Love thrives in a community. Humanity is wired to work and thrive in community. Love cannot be shared, of course, without someone to love. In science, and especially quantum physics, “entanglement” is one of the most important laws--it is often referred to as the law of relationships. We are entangled humans living in an entangled universe; we need each other.
However, according to research, the United States is one of the most individualistically-minded countries, plagued with an increasing loneliness epidemic, which I believe is a major contributing factor to mass shootings. Many people feel like there is no one they can turn to when they are in need, which often leads to further isolation, destructive mindsets and toxic behavior. The lack of love sets up a negative cycle of distorted love, leading to distorted perceptions, which in turn leads to a distorted sense of identity and hatred towards others. These kinds of people often attack the most vulnerable because they feel the vulnerable; it is a very tragic and distorted way of crying out for love and attention.
On the other hand, when they do tend to seek help, they are given a label and medication instead of love; they are essentially dehumanized and cordoned off from “normal” society.
Addressing this lack of love on a societal level means reading the warning signs and recognizing the correlation between individualism and loneliness and lack of love, and the distorted behaviors that result from this privation.
2. The Mind
Indubitably, we cannot use the lack of love discussed above as an excuse for murder or other destructive behaviors. Not everyone who experiences adverse events is a killer. The majority of people do not feel the need to take the life of others as a result for their own experiences.
We all have the ability to choose. Some people will suffer anxiety or depression in response to life, some individuals will become high achievers, others will just give up, some will get very sick and some will overcome. We are all different, and we all think, feel and choose differently.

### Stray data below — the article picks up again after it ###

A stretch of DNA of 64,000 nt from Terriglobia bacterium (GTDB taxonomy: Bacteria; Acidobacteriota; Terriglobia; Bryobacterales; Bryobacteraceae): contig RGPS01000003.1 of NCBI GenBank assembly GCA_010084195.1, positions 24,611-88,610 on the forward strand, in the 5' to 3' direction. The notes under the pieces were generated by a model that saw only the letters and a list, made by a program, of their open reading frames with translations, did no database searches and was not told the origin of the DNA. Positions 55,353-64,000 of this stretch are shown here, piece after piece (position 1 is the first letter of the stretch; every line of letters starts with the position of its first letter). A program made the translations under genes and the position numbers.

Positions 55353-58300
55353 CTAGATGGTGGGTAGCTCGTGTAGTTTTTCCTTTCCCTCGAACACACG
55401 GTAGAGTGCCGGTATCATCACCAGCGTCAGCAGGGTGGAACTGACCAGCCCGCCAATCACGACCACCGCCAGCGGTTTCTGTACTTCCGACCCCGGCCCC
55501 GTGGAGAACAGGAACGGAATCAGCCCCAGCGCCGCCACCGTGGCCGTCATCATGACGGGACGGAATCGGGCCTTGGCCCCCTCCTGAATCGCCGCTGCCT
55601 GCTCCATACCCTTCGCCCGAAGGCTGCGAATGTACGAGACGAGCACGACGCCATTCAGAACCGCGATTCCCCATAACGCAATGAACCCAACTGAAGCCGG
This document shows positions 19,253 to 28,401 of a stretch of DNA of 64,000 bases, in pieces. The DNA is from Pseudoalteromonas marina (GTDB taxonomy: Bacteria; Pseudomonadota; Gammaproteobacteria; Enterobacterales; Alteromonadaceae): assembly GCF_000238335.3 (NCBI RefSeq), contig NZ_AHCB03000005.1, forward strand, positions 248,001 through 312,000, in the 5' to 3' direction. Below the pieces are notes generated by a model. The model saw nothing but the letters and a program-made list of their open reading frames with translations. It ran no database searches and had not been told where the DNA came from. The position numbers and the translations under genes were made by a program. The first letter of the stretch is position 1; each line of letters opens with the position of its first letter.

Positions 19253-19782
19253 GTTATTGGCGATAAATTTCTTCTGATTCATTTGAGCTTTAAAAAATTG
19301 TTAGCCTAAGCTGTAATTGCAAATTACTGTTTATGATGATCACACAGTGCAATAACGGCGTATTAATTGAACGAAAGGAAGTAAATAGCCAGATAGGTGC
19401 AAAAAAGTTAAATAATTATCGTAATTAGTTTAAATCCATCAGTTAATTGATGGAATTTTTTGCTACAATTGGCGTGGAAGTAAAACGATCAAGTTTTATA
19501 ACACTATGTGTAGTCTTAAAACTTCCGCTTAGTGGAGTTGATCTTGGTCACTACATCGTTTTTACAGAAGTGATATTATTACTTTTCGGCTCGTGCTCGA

Our brains do what our minds tell them to do. A guiding principle of the mind-brain connection is that the mind is separate from the brain and the mind changes the brain. We literally have the power to create matter out of mind. We have the power to create our realities. We also have the power to move on from the past and reach our full potential, regardless of what life has thrown in our way.
As mentioned above, when people lack love in whatever form, they can develop toxic thinking patterns. These toxic thoughts are not harmless because thoughts are the roots of words and actions: what we say and do was first a thought, and whatever we think about the most grows—it becomes our “addiction”.
Thoughts are real things, which occupy mental real estate. Unchecked toxic thinking causes brain damage and upsets the electrical chemical and quantum balance of the brain. Yet this does not happen overnight. Research shows that it takes a minimum of 7-minutes a day, over 21-days, to build a long-term memory, and at least a further 42 days to build this memory into a habit. For an action to take place it had at least 63 days of thought-building behind it. For example, spending most of a day in bitterness, anger and unforgiveness, focusing on toxic content like video games that numb you to killing, and reading and thinking about material that deals with death themes and so on can create tremendous distortions in the mind, which can result in destructive behaviors. These may start as small things, like aggressively squashing a bug to hurting animals, and gradually expand to killing people or self-harm.